Tuesday, January 04, 2005


   “Tales of brave Ulysses, and the sirens sweetly singing.”
Those beautiful weird sisters' songs would lure sailors to their doom on a rocky coast. In World War I, air raid sirens would announce the arrival of the Zeppelins, with a cargo of death and destruction. Fire and Police sirens sound a similar warning, death is imminent, the grim reaper is nigh. Anyone in tornado country knows what a siren means on a hot summer evening. My father’s last ride had the soundtrack of a wailing Ambulance siren.

A siren is a deal with fate. We accept its presence, and we can buy ourselves a little space, a little time, a little breathing room from its inevitability. We give ourselves a chance. Some people have suggested that an expanded tsunami warning system could have saved lives in the Indian Ocean. Some areas might have been spared - others, such as the obliterated villages in Sumatra where only the mosques were left standing - were probably too close for any warning to have helped. Still, we have tools, we have science, we have motivation. Faith is worthless against an Act of Nature - but we are not helpless.

By Professor Batty


Anonymous Anonymous said...

Wonderful writing! These sounds of doom and gloom have always captured my attention in movies as well as real life. My personal "favorites": The Carter, a two-tone siren built and used in the UK during WWII, which is now readily associated with the immanent destruction of an air strike; and the Federal Thunderbolt, a home-grown classic which to this day will strike fear into the hearts of even the most fearless:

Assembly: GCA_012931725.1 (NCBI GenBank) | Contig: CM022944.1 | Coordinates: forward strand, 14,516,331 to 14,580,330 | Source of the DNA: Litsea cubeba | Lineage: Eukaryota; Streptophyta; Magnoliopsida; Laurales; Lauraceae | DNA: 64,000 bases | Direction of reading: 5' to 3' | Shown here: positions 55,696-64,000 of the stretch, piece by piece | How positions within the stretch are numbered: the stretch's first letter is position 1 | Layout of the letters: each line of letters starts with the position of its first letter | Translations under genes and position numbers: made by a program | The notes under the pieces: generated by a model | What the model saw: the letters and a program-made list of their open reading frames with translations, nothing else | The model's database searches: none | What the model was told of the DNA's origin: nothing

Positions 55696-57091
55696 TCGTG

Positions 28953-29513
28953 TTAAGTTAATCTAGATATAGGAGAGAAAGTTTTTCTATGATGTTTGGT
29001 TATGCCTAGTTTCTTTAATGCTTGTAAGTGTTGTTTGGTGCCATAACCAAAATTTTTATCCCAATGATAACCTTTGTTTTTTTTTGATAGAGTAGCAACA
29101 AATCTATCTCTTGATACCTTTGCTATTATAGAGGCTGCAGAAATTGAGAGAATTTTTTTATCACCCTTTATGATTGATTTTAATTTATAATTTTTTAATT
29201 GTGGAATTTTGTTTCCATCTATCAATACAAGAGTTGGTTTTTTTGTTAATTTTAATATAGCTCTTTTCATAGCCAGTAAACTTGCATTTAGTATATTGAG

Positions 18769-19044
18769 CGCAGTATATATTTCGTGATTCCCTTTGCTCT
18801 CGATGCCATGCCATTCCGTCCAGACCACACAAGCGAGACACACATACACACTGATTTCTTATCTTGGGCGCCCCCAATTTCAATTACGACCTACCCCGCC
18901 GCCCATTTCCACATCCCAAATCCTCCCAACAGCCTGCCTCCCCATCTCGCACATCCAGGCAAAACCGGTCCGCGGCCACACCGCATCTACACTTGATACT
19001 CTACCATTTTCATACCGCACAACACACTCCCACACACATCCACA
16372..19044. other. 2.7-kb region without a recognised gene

As I helplessly observed the horrific destruction take place before my eyes in the Indian Ocean, I, too, wondered if such efficient warning systems would have helped...


Blogger Doug Carlson said...

My blog explores the premise that the Pacific Tsunami Warning Center didn't have usable crisis communications protocols in place when the earthquake hit that would have enabled it to issue a usable tsunami warning via the AP, CNN, BBC, etc. Nothing written anywhere in the past four weeks suggests they tried to issue such a warning through the mass media -- even though the Center's scientists suspected a tsunami had been generated an hour before the waves hit Sri Lanka and India (according to NOAA's own timeline). Instead of calling the media, they picked up their phones and called friends and colleagues in the Indian Ocean region. A UPI story in the Washington Times and elsewhere on January 7 quoted a NOAA spokeswoman as saying the Center doesn't even maintaiin a list of media contacts. Scientists are caught up in high-tech thinking, which may be understandable, but you have to wonder whether NOAA's communications professionals have devised low-tech warning plans using time-tested radio, the Associated Press, CNN and other media outlets.

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